def __init__(self):
        self.connections: List[WebSocket] = []

    async def connect(self, websocket: WebSocket):
        await websocket.accept()
        self.connections.append(websocket)

    async def broadcast(self, data: str):
        for connection in self.connections:
            await connection.send_text(data)


manager = ConnectionManager()


@app.websocket("/ws/{client_id}")
async def websocket_endpoint(websocket: WebSocket, client_id: int):
    await manager.connect(websocket)
    while True:
        data = await websocket.receive_text()
        await manager.broadcast(f"Client {client_id}: {data}")
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The class called ConnectionManager, as the name suggests, is the class we're going to use to handle the connection of different clients.

  • The connect method on this class, take as argument a Websocket client. This client start to accept message from the browser and is added to a list with all the clients.
  • The broadcast method, take as argument a message and broadcast its content to any other client on the room.

Every client will connect to http://localhost:8000/ws/{client_id}, where {client_id} will be a integer that identify this client. After it is connected it will start accepting messages from the browser.
Any of this message will be broadcasted later to any client on the room.

Client code

Now comes to see the client code, that in our case will be the HTML code.


<!DOCTYPE html>
<html>
    <head>
        <title>Chat</title>
    </head>
    <body>
        <h1>WebSocket Chat</h1>
        <button onClick="showForm(event)" id="connect">Connect</button>
        <form action="" onsubmit="sendMessage(event)" id="form" style="display: none">
            <input type="text" id="messageText" autocomplete="off"/>
            <button>Send</button>
        </form>
        <ul id='messages'>
        </ul>
        <script>
            var clientID = Date.now();
            var ws = new WebSocket(`ws://localhost:8000/ws/${clientID}`);

            function processMessage(event) {
                var messages = document.getElementById('messages')
                var message = document.createElement('li')
                var content = document.createTextNode(event.data)
                message.appendChild(content);
                messages.appendChild(message);
            }

            ws.onmessage = processMessage;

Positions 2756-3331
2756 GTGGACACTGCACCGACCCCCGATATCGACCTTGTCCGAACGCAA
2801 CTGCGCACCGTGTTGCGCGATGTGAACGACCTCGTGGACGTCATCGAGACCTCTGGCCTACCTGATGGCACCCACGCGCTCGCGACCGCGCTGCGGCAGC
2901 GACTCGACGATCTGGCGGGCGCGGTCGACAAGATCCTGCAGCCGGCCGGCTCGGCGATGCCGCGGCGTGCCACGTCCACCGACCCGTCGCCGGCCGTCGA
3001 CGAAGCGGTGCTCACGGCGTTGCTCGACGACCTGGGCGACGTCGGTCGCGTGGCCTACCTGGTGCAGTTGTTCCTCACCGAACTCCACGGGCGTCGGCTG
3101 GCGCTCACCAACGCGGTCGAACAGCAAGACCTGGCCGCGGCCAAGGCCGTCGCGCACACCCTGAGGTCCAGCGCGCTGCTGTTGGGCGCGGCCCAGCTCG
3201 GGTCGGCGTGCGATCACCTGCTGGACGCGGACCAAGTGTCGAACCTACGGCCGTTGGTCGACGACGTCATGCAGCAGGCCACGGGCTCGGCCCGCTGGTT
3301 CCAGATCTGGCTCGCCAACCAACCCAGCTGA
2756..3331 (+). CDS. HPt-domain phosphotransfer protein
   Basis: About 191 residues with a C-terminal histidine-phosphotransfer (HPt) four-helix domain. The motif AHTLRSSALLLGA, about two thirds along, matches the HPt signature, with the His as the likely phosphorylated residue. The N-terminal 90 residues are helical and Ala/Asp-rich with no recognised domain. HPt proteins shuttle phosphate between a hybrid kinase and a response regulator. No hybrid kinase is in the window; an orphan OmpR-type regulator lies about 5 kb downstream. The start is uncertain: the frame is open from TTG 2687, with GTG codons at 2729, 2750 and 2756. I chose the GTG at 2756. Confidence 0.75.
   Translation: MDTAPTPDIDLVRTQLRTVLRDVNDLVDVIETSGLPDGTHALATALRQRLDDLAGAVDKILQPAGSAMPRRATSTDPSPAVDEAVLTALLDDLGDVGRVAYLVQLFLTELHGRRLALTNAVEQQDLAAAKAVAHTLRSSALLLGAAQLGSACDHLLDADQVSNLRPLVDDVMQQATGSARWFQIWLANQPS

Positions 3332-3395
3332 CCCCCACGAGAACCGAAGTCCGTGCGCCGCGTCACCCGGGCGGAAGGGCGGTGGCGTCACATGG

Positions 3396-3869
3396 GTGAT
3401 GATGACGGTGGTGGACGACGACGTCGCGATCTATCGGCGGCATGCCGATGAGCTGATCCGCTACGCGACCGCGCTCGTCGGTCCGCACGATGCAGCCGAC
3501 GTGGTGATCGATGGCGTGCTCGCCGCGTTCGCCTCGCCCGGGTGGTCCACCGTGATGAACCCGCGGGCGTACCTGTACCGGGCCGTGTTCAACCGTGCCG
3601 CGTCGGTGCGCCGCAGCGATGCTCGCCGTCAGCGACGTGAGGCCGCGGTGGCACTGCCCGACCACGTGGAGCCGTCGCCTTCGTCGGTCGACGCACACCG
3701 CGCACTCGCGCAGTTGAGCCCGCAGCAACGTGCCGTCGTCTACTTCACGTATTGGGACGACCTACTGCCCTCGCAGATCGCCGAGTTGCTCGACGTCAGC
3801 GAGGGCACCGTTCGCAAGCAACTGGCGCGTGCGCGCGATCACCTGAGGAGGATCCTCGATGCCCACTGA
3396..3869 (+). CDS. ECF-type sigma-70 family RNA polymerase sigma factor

function sendMessage(event) {
                var input = document.getElementById("messageText")
                var message = document.createElement('li')
                var content = document.createTextNode(input.value)
                message.appendChild(content);
                messages.appendChild(message);
                ws.send(input.value);

                input.value = ''
                event.preventDefault()
            }

            function showForm(event) {
                var button = document.getElementById("connect");
                var form = document.getElementById("form");
                button.style.display = "none";
                form.style.display = "block";
            }

        </script>
    </body>
</html>

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Ups!! That's a lot of information, so let's chunk it and try to understand at least the most important parts. The pure HTML, has two principal components, the form and the button.

  • The button. After it's clicked the button will be hidden from the client, and the form will be visible. Only that no more tricks. This is done through javascript, on the showForm method.

  • The form, contains an input field where the messages are written, and a send button that will trigger the method sendMessage on the JavaScript side.

After we press the send button, we will send the text to the server using the Websocket connection. In this way when the server gets the message it will broadcast it to any other client on the room.

How to run it?

uvicorn main:app --reload
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The --reload flag is to be able to recover on failure, very useful.

That's all folks, and definitely need to improve my writing skills in the meanwhile I'll keep practicing.

Testing the application

Open at least two web browsers and connect to localhost:8000